!965 was a very cold year, in Blenheim we had 92 days in a row of frost riding to school in shorts and a thin jersey, no jackets allowed, wasn't approved uniform. thank Christ for climate change.

    • Katipo 4.3

      Cycling in NZ used to be like cycling in Denmark too, where jumping on your bike used to be as painless as putting or shoes or a coat. Unfortunately with combined effects of our inane helmet law, the proliferation of car ownership and years of under investment in cycleways and over investment in roads. Going by bike is seen by many as something only eco warriors or adrenaline junkies do. Meanehile in the Netherlands…

      https://youtu.be/Boi0XEm9-4E

      • lprent 4.3.1

        Most of the time I don’t need it (apart from a place to mount extra LEDs). However in the last two years whilst getting back into riding I have managed to bang my head twice and been grateful for the helmet on both occasions.

        Once with a very awkward dismount after my foot slid on a slick curb. Once while avoiding a car door opening in front of me in tight traffic when I donged my head on the idiots car.

        In the latter case having my wits about me assisted greatly as I really needed to express myself clearly about the need to use wing mirrors and head turning. It also educated me that cars behind me could just fuck off. I now ride closer to the middle of the lane to avoid the parked cars. Besides, the speed limit on Ponsonby Road is 40, and that is usually how fast I’m going on a ebike.

        But as far as I’m concerned helmets should be mandatory. It is a way cheaper than paying for brain injuries.

  5. Timeforacupoftea 5

    The best thing thats happing down here for cycling in Dunedin is climate change.

    We can get out riding our bikes everyday without getting wet and our hands and feet not dropping off from cold. Hardly ever see ice on our road either which is a good job because if you are like me I ride the white line most of the time.

    Plus 5 degrees more please !

  6. Muttonbird 6

    I use the rain radar a lot when making decisions for work and play.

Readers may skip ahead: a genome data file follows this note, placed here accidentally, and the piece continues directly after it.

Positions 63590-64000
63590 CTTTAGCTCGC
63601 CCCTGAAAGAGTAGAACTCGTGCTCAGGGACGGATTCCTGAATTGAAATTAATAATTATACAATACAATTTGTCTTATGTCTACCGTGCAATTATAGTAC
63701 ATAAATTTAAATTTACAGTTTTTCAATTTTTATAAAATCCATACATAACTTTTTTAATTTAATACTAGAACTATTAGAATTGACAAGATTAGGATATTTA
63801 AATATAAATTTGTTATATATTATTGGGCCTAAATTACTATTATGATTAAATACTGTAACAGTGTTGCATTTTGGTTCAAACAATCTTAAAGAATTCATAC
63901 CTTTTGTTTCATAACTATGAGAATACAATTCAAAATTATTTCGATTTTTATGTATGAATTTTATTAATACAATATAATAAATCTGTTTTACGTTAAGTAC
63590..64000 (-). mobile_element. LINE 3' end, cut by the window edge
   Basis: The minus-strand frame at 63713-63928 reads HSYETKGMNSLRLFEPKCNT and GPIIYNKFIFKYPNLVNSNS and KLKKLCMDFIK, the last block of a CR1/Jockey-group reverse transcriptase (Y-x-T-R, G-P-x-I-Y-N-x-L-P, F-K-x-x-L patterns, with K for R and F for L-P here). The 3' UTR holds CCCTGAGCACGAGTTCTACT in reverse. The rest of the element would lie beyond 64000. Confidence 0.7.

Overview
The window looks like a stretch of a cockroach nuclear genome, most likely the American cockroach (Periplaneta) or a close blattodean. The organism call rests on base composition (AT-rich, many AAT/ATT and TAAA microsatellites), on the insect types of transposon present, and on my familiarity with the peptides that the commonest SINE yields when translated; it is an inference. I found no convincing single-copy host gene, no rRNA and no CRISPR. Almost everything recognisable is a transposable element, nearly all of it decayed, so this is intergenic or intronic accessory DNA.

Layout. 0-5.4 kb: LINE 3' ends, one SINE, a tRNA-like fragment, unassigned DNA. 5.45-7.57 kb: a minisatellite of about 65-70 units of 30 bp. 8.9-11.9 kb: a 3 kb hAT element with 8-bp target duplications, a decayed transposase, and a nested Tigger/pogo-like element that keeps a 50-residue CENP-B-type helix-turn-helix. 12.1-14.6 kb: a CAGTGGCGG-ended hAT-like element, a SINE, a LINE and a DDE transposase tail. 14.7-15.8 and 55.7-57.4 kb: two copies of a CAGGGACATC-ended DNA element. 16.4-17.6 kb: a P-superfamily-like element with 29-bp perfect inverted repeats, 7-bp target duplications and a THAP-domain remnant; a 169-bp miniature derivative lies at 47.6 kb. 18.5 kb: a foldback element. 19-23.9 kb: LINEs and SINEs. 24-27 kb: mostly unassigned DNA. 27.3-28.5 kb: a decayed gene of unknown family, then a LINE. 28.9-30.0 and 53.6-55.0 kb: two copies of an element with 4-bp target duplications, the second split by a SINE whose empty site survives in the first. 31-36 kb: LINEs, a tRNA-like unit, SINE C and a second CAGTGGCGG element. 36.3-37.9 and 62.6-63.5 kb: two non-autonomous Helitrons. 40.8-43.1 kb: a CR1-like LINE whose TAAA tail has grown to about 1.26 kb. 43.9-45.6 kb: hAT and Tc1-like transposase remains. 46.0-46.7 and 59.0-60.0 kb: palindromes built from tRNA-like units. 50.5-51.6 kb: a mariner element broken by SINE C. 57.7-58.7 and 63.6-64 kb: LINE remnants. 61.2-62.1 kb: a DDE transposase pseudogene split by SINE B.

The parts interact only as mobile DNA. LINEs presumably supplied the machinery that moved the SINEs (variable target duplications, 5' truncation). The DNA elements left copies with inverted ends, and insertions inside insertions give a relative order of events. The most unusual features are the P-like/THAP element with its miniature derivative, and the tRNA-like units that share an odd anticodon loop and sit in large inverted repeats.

7. gsays 7

    If you are serious about a horn, I highly recommend these: https://trademe.nz/motors/car-parts-accessories/performance/other/listing/2231034510

    I have one on my waka and they are LOUD with 10 different patterns.

    I was inspired by the horns on Vietnamese buses.

  8. McFlock 8

    If the helmet "lights up every street sign to an iridescent work of art" take care that it doesn't blind drivers. On my wee scooter I've almost clocked people because of dazzle from cyclists' LED helmet lights – fucking blinding. almost as bad as the ones with no lights whatsoever.

  9. Andre 9

    If your loud horn is just to get drivers to look up from their phones, the audio from this oughta do it.

    Not entirely sure it would help you on your bike, tho. They'd be looking for entirely the wrong thing.

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    2 days ago
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  • Specialist alcohol and drug addiction services strengthened across New Zealand
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  • Coastal Shipping Webinar
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    3 days ago
  • Support for resilient rail connection to the West Coast
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  • Supporting stranded seasonal workers to keep working with more flexible options
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  • Freshwater commissioners and fast-track consenting convenor appointed
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  • Appointment of Judge of the High Court
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  • Govt launches bold primary sector plan to boost economic recovery
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    5 days ago
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  • Speech to Labour Party Congress 2020